Consumer credit card balances edged higher in October, defying experts’ expectations, according to new data from the Federal Reserve.
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The Federal Reserve’s latest G.19 consumer credit report showed a 0.6 percent rise in revolving debt as more consumers let their credit balances swell. Revolving debt, which is made up almost entirely of credit card debt, rose by $300 million in October to $792.3 billion. The increase surprised experts who expected that consumers would remain cautious before breaking out their cards for the holidays.
Experts’ conservative predictions are easy to understand given previous G.19 reports. The Fed reported last month that card balances had decreased for three straight months. However, the agency frequently revises its data and revised its September numbers upward this month. The result: October’s increase means that credit card balances have gone up for two straight months for just the second time since the recession began in 2008.
“It could mean that consumers are feeling more confident about using their credit card and pulling their credit card out of their wallet,” says Gregory Daco, senior economist with IHS Global Insight. Or it could mean they are finally ready to buy items they’ve been putting off due to a recessionary climate that’s lasted four years.
“American households have been in either recession mode or recovery mode for about four years now,” says Daco. “There is pent-up demand for goods that is very gradually coming out. Consumers who weren’t able to purchase a fridge or a dishwashing machine or a car … may decide that now is the time to make those purchases because their situation has improved slightly.”
The Fed’s monthly G.19 consumer credit report also looks at nonrevolving debt, which includes auto loans, student loans and loans for mobile homes, boats and trailers. Nonrevolving debt went up 5.3 percent to $1.67 trillion. Overall consumer credit — the combination of both revolving and nonrevolving debt — also increased for the second straight month, after seeing a rare decline in August. Total consumer credit jumped by 3.7 percent in October, hitting $2.46 trillion.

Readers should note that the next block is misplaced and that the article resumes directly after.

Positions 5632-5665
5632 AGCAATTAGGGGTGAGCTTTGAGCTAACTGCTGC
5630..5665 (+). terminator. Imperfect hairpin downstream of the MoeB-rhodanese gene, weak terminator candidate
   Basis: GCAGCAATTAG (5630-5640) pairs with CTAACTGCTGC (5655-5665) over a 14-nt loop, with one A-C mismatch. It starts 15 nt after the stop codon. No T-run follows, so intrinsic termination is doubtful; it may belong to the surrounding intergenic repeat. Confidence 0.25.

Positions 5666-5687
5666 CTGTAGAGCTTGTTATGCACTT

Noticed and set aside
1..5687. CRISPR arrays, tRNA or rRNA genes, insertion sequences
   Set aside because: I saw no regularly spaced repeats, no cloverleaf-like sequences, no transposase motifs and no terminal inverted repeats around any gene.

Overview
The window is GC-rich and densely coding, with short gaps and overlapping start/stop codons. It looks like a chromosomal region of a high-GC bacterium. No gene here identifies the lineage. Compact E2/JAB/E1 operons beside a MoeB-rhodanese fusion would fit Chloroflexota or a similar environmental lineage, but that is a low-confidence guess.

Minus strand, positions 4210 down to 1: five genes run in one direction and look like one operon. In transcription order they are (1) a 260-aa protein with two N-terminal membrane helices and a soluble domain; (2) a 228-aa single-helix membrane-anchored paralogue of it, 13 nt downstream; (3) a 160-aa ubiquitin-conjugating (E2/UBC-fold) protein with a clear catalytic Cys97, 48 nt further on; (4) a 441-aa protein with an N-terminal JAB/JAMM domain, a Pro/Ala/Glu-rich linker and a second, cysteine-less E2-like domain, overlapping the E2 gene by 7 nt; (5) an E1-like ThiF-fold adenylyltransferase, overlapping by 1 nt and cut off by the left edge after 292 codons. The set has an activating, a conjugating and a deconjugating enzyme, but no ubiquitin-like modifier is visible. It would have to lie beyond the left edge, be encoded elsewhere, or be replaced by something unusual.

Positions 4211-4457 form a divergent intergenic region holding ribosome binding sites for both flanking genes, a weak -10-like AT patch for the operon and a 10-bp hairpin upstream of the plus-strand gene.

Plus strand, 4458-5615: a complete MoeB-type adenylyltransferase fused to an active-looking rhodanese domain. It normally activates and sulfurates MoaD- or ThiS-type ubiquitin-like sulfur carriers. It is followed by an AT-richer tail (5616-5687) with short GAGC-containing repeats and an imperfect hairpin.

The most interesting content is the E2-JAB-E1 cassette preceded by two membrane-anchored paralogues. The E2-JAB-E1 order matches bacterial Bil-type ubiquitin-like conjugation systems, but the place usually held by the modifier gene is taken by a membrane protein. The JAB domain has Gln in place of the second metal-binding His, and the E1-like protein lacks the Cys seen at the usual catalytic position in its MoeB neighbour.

Pent-up consumer demand
Despite a bleak economic backdrop and sour national mood, consumers appear to be feeling more confident about letting loose with their spending. Retail sales rose 0.5 percent in October, according to the Commerce Department, and early sales reports from Black Friday and Cyber Monday reported by Thomson Reuters indicate that sales grew further in November as shoppers took advantage of steep discounts.
“Consumer confidence levels are still at recessionary levels, but we’re still seeing spending,” says Daco.
Consumer confidence levels declined sharply in October, according to the Conference Board’s Consumer Confidence Index, after suffering a steep plunge in August and recovering just slightly in September. Meanwhile, the unemployment rate remained high in October, according to the Labor Department. Experts predicted that consumers would respond to this poor economic climate by remaining cautious in October and keeping their cards in their wallets.